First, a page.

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Data Privacy and Security

Social Media and the 'Spiral of Silence'?

This week Pew Research released a fascinating psychological study on social media and the ‘Spiral of Silence’. This theory suggests that people will not “speak up about policy issues in public—or among their family, friends, and work colleagues—when they believe their own point of view is not widely shared.” This new research confirmed this tendency is also true on social media.

Based on 1,801 US adults’ willingness to share their views on the Edward Snowden revelations, it threw out four core findings. Firstly, people were less willing to discuss the Snowden-NSA story on social media than they were in person. Secondly, social media did not provide an alternate platform for those who were not willing to discuss the story. Thirdly, both online and offline, people were more willing to share their views if they thought their audience agreed with them. Fourthly, Facebook and Twitter users emerged as less likely to share their opinions in many face-to-face settings. For example the average Facebook user – who used the site a few times a day – was half as likely as others to share their views with friends in a restaurant.

The full report [PDF] was an in-depth 44-page multi-authored piece, and the summary weighed in at 2,500 words and provided researchers’ opinion of why this might be the case. Views ranged from fear of arguments or disappointing friends, to the worry that the links will persist and be discovered later. The authors also speculated as to whether social media users have had previous experience of minority opinions generating bullying, ostracism or other negative outcomes.

Personally, I think the way people use social media is also important. Twitter and Facebook are very different animals. Celebrity stalkers aside, a large majority of long-term Twitter users view it as a professional tool to share information that pertains to their job. This makes it very popular with journalists and PRs who spam out their own stories - it also means that people do not shove up information willy-nilly. They tend to bang the same drum… and it is either a passion or their work.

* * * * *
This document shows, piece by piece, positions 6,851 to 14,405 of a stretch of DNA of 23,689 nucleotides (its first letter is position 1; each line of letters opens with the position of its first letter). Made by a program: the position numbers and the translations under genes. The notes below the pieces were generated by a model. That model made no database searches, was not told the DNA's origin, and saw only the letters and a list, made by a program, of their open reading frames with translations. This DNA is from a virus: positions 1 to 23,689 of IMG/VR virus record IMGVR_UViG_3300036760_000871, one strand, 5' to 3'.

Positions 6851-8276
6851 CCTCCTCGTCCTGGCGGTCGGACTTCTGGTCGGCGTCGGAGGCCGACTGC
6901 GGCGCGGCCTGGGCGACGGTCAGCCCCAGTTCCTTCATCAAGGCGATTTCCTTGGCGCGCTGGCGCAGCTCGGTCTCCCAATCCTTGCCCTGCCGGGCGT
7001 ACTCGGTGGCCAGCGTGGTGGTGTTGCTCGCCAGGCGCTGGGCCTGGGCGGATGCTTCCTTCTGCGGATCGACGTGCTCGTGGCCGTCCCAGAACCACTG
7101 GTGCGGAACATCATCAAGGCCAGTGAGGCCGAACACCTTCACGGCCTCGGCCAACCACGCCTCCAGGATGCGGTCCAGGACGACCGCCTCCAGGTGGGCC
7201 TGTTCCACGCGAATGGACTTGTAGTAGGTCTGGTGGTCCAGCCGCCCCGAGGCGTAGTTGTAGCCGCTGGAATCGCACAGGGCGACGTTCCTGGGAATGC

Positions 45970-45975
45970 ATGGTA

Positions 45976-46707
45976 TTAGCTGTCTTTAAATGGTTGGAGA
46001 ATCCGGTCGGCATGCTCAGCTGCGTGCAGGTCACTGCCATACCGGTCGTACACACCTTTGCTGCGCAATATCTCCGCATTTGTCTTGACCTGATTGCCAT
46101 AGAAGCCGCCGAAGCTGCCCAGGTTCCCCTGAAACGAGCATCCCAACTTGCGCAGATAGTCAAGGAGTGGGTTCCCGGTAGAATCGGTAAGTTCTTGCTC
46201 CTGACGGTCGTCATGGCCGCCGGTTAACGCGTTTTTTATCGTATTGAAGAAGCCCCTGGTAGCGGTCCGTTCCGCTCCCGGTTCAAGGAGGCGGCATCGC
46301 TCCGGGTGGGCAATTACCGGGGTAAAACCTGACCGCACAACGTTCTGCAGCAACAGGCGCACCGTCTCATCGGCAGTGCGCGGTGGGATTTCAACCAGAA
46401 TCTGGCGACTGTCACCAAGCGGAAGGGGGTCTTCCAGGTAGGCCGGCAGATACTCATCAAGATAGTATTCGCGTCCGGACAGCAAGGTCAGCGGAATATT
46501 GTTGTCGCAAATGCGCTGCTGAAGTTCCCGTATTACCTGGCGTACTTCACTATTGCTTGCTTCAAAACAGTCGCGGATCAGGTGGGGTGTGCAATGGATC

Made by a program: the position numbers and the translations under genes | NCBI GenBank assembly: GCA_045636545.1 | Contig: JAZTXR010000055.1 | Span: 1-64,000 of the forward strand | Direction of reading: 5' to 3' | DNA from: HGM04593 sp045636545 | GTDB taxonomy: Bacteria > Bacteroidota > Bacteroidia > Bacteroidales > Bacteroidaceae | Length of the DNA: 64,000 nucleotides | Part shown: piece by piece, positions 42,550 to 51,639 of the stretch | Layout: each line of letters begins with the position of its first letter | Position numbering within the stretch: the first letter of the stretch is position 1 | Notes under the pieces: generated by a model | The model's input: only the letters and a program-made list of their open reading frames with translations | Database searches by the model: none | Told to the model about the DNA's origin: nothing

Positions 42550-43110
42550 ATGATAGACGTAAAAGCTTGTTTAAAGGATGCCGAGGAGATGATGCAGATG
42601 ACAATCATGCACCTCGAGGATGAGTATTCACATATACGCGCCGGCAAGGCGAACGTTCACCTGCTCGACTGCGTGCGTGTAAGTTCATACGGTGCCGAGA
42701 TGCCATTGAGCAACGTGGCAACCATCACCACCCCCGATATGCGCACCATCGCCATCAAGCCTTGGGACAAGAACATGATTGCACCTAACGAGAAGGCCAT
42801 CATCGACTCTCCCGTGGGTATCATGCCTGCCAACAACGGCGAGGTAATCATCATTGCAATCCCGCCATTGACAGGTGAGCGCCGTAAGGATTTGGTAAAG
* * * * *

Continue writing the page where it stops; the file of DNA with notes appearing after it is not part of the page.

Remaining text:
Facebook on the other hand is a far more personal platform and many users fall into one of three categories: people who update spasmodically as a newswire for their own lives. People who like to have a laugh and share ongoing stories for others’ amusement. And the obvious braggers who are mostly keen to prove their lives are absolutely wonderful… at whatever frequency.

In a lot of ways this research confirms the obvious. It states that people are more likely to speak up if they are confident in what they know, have strong opinions and are very interested. Perhaps above all these findings simply show that many people are not any of the above?

I would be extremely interested to see this study replicated in other European markets - Germany, France and Sweden would make nice comparisons. Of course, many individuals across South East Asia use platforms to galvanise activists who are incensed by negative social issues. And this is common in many parts of the world. Yet these countries are very different from the US and other parts of the West.

In the West free speech is the norm. The Snowden revelations may have caused a stir because they went against the ideals of what countries like the US and UK are meant to stand for. Yet in a world where anything goes, political apathy reigns supreme. If you raise your head above the pulpit in some places, the physical dangers to you are extreme… but the rewards could also be immense for society at large.

In the US neither is likely to be true. In fact banging on about Snowden on a platform like Facebook, where people mostly want to share pictures of their kids and latest holiday, may achieve nothing but boring people senseless.

If individuals really, really care and know what they’re talking about, of course they use these platforms but this is normally for distribution - spamming in fact, in an attempt to educate others. However, for the most part, it is not the forum. Facebook especially is no a platform for conceptual or ideological debate, which, for all its attention grabbing headlines is what the Snowden-NSA revelations amount to.

Social media platforms are very much people’s public face in the West. This information is usually available through a Google search anyway. But truth be told, if someone cares strongly about something, they probably will join a group or talk to someone who agrees with them – this is not because they’re scared of the opinions of their friends, but because they wouldn’t want to be a bore.

And frankly what kind of conversation are you going to get out of people who aren’t interested? Unless, of course, you’re hoping to educate them… in which case you have free reign to really let rip.

 

Kathryn Cave is Editor at IDG Connect

 

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